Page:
In Korea, the Blue House Era Ends

John stands outside the Blue House, which has been the seat of government in South Korea for centuries. 

On May 10, Yoon Suk-yeol was inaugurated as president of South Korea. The ceremony took place outside the National Assembly Building in Yeouido, an island in the country’s capital of Seoul. The historic day marked not only the start of a new administration, but also the end of the “Blue House” era.  

The Blue House, which got its name from the color of its roofs, is known to Koreans as Cheong Wa Dae. It has been the president’s official residence and office since 1948, when this small Asian country held its first democratic elections. 

Constructed in 1948, the building was once the site of a royal villa. Before 1960, the Blue House was called Gyeong Mu Dae, which means the “Capital Pavilion” in Korean. It has been the seat of government for centuries.  


John tours the Blue House in Seoul, South Korea. 


On March 20, Yoon announced that he would return Cheong Wa Dae to the people. The official government residence has been relocated to a United States Army base in Yongsan, another district of Seoul. Since the Korean War in the 1950s, the U.S. has had a strong military presence in the region. Today, it protects South Korea from neighboring North Korea, a dictatorship with nuclear weapons. 

The Blue House, Yoon said, had become “a symbol of imperial power.” Previous presidencies have been plagued by corruption and authoriarian rule.

While emphasizing his intention to directly communicate with the public, Yoon also cited security as a reason for the move. The new location, for example, has a military bunker.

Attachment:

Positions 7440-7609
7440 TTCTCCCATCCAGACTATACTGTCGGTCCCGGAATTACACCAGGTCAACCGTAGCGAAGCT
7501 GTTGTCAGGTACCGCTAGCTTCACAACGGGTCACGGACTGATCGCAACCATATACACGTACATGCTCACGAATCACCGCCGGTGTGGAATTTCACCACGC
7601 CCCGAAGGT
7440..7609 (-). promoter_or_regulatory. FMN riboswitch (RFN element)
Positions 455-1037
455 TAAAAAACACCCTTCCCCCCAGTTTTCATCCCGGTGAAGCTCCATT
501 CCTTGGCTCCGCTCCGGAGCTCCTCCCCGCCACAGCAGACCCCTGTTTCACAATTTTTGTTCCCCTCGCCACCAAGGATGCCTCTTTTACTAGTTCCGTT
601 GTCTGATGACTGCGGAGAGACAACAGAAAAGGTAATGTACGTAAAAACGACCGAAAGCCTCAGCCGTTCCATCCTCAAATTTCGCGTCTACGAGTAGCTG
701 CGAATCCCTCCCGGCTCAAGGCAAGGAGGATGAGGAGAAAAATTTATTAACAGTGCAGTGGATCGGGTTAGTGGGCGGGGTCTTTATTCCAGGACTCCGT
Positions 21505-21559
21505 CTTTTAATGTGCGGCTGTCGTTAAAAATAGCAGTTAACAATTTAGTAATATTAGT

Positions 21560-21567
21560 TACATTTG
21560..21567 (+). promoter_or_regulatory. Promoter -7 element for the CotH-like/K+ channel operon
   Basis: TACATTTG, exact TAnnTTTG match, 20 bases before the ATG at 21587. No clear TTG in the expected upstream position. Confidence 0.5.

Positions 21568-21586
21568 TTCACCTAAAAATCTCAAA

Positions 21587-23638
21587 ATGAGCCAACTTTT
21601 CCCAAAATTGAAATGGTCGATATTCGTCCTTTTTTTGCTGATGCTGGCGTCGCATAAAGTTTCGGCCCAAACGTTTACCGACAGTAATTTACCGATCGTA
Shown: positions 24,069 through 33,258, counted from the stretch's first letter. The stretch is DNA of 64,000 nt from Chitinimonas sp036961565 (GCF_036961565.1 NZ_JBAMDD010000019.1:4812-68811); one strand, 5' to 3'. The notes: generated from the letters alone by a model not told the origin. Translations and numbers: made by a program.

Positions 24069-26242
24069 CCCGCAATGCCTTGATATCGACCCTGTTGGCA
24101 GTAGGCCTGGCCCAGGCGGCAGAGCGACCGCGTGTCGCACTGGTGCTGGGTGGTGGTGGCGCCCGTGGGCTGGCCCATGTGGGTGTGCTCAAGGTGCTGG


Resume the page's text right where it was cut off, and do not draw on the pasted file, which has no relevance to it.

Since the announcement, the Cheong Wa Dae has opened its gates to the public. Entrance to the park is currently limited to 39,000 people per day. To get a ticket, people must register in advance for random selection through a lottery system. Those who do get tickets are given specific time slots for their visit. 

“I feel lucky to be able to visit the park,” said Lee Jun, a middle schooler from Seoul. “I heard almost a million people signed up.” 

The first stop after the entrance is the majestic Yeong Bin Gwan. It once served as a reception hall for visiting diplomats. The presidents’ former office is located in the main building.

“It was exciting to see where the presidents used to work,” said Minseo Lee, 12.

The former residence, which is located behind the main building, is also open to the public. It is a traditional Korean house, known as a hanok. Such houses are typically made from dirt, lumber, rock, and other natural materials. 

The Cheong Wa Dae will be open to the public every day from 9 a.m. to 6 p.m. “I definitely would recommend visiting,” Jun said, “if you’re in Seoul.”





















Photos courtesy of the author